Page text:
More than 15 analytical maps and reports have been produced by the UNOSAT team of satellite analysts in support to various UN humanitarian agencies and the UN Humanitarian Air Service since March. As the situation deteriorated due to the intensifying military activities in and around various cities on the coast, larger numbers of civilians found themselves trapped in conflict areas sometimes subject to heavy shelling, with slim chances to be reached by humanitarian relief or evacuated to safer areas.
The data available from commercial optical satellites is purchased and analysed at UNOSAT where experts add information coming from the field through OCHA Information Managers located with the OCHA Libya contingent. The humanitarian mapping effort is lead by UNOSAT in daily coordination with the OCHA Information Management Branch in Geneva, where focal points help determine the areas of major concern and channel ancillary information and data from the ground which analysts add to the final mapping products. This work is part of a larger effort to map occurrences in the context of the Libyan crisis, for example by using crowd sourced information combined with GIS solutions, like in the case of Libya Crisis Map, an undertaking of OCHA and CrisisMappers.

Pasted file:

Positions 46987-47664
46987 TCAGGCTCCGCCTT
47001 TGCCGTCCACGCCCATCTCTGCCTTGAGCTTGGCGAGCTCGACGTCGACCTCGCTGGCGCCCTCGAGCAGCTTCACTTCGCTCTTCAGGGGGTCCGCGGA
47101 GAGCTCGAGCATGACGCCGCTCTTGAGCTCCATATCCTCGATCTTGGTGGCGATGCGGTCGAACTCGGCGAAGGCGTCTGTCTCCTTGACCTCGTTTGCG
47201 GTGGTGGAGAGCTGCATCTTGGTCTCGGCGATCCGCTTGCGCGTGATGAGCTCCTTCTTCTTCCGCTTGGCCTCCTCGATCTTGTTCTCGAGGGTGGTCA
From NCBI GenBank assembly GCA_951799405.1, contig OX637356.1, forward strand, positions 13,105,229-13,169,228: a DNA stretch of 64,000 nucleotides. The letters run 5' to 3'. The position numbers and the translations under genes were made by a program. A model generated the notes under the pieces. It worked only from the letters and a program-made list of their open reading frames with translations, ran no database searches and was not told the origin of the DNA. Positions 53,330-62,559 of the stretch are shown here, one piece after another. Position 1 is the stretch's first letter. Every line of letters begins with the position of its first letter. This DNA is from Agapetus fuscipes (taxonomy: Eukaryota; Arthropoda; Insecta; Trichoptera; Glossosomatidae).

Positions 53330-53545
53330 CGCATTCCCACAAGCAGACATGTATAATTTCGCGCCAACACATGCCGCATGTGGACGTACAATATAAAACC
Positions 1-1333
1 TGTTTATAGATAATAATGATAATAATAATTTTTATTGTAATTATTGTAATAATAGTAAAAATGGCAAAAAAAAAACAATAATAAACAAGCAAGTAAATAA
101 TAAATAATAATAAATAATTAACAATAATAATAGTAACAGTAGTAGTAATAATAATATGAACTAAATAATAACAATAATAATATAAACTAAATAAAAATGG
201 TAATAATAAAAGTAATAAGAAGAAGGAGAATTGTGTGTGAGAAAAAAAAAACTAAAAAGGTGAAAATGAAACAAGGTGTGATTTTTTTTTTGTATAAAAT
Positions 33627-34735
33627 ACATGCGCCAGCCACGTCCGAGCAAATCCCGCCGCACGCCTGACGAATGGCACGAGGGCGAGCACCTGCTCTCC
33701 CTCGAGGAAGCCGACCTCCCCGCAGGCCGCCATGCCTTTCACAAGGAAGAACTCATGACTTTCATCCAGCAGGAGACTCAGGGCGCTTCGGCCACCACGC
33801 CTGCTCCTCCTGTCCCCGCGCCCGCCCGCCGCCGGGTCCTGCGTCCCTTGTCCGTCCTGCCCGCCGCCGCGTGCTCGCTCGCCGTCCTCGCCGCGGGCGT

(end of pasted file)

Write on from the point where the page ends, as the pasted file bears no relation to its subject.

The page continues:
In addition to monitoring the situation at the borders of Libya and providing information IDP and refugees, and on Tripoli and Benghazi, UNOSAT is helping the Humanitarian Air Service in determining the operational status of main civilian and military airports in Benghazi and Tripoli. This information is used to ascertain the conditions of runways and airport structures to plan for humanitarian flights.
Most recently, UNOSAT has been mapping the location of IDPs near Misratah where heavy shelling and military operations have put civilians in great danger. As in previous cases in other conflicts, civilians are aware of satellite observations and launch appeals for help by writing large SOS calls on roads or in the sand. The image below shown here, purchased by UNOSAT from its commercial partner e-GEOS, shows a portion of a GEOEYE satellite image. The words “Help Us” have been carved in the soil by IDPs camped in the area and visible in other images that UNOSAT is analysing this week to provide actionable information to the humanitarian crews in the region.